Dec 1, 2017

Shrine and Temple overload? 5 alternative things to do in Kyoto!

Kyoto is a spot that I have been lucky enough to visit several times - and I adore the culture and the history that the city has in spades. Famed for shrines and temples galore, there are many incredible spots to check out. From the Golden Pavilion to Kiyomizudera, and Fushimi Inari to Nanzen-Ji, you're spoiled for choice - and that's not even remotely scratching the surface of what the area has to offer.

In saying that, checking out a multitude of shrines and temples might have you looking for ways to inject your time in the region with some other fun activities. Here are five things I've enjoyed on trips to Kyoto that can have you seeing the city in a different light.

Arashiyama Monkey Park

If you want to get up close with some wildlife in Japan but perhaps not in a zoo environment, then the Arashiyama Monkey Park is a great spot to check out. Adult admission is 550 yen (children between 4 and 15 years of age are 250 yen), and once you pay your admission you hike up a mountain - it's nothing too strenuous though, more like a 15 minute uphill walk. At the top of the mountain you'll be greeted with monkeys galore, and a great view of Kyoto. There's a building at the top where you can pay a couple of hundred yen to get some snacks like apple slices that you can hand feed the monkeys (through a mesh wall inside the building itself).

The monkey park has a website here, and map details are below.

Toei Kyoto Studio Park

My husband is a big fan of Japanese movies, so this place was a must do on one of our Kyoto visits. The Toei Kyoto Studio Park, or Toei Eigamura, is an outdoor filming set for period TV shows and movies - think things like samurai or ninja storylines! You can experience everything from seeing how a period drama is shot, to dressing up in costumes yourself and having photos professionally taken. If you have any interest in films at all, this is a fun spot to check out. Their website (in English) can be found at this link.

Bamboo Grove

If you're headed to Arashiyama, perhaps to check out the monkey park listed above, a stop at the Bamboo Grove here is also a must-do. It's quite heavily trafficked with tourists and locals alike, but despite that, if you look upwards you'll still feel tranquil and serene. The way that the sun peeks through the trees is one of the best parts about a visit here - worth a look!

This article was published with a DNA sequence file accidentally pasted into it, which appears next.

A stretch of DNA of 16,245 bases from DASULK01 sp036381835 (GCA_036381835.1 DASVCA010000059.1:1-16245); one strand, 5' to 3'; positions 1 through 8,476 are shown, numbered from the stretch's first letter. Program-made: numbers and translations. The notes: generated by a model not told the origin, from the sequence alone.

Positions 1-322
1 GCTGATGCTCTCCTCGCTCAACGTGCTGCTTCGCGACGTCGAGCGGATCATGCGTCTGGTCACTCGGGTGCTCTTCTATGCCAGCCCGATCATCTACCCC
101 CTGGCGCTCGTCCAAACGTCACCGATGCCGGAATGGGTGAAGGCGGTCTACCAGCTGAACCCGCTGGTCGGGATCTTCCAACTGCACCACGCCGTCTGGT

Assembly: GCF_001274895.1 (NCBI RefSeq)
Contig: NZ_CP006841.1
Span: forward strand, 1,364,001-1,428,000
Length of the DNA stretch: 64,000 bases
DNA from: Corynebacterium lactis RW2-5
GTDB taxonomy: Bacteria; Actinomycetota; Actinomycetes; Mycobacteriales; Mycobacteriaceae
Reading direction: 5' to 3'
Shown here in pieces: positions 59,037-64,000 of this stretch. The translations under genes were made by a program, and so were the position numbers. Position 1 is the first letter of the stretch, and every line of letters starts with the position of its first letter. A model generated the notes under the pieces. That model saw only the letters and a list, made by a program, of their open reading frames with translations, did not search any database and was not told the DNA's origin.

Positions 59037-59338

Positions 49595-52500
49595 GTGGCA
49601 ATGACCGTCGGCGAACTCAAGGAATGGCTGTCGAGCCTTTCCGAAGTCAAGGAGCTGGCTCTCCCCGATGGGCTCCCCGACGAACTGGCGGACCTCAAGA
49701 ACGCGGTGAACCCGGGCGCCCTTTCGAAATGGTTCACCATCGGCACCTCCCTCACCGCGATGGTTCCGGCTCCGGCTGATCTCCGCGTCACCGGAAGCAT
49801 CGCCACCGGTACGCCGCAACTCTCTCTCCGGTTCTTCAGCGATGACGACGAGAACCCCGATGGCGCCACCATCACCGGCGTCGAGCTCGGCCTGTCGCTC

Kyoto International Manga Museum

If you're a fan of manga, this place is brilliant - there are loads and loads of titles here that you can just read and enjoy. The front of the museum has a great lawn space, and you'll see plenty of people sprawled out perusing their choices and enjoying the weather on clear days. One of the best things they do here are their hands on activities though. The picture below is from a "learn to draw manga" session they held here, and that's my husband's work! Pretty impressive for a first timer. You can visit the Kyoto International Manga Museum website here.

Kyoto Handicraft Center

Another great hands-on spot in Kyoto is the Kyoto Handicraft Center. Here, you can book a range of different experiences where you're able to learn a Japanese craft - there are options from woodblock prints to painting your own folding fan, through to the one we chose to do - clay bell painting. They give you a blank clay bell, and a variety of colored paints - and then the rest is up to you and your imagination! Most of the examples on our table were quite traditional in their styling, but my husband decided to go unique and painted his like Totoro! You can see more about the fun options available at Kyoto Handicraft Center on their website here.

I hope that those five suggestions help give your Kyoto trip itinerary a different spin than just shrines and temples - but be sure to leave time for plenty of those, too. After all, you don't want to miss beauty like this!

Enjoy Kyoto!


After spending the last several years in the beating heart of Tokyo, I will be spending the next three in the countryside of Japan. I adore this country and all it has to offer - and I'm always learning more and more about life here as I go along!


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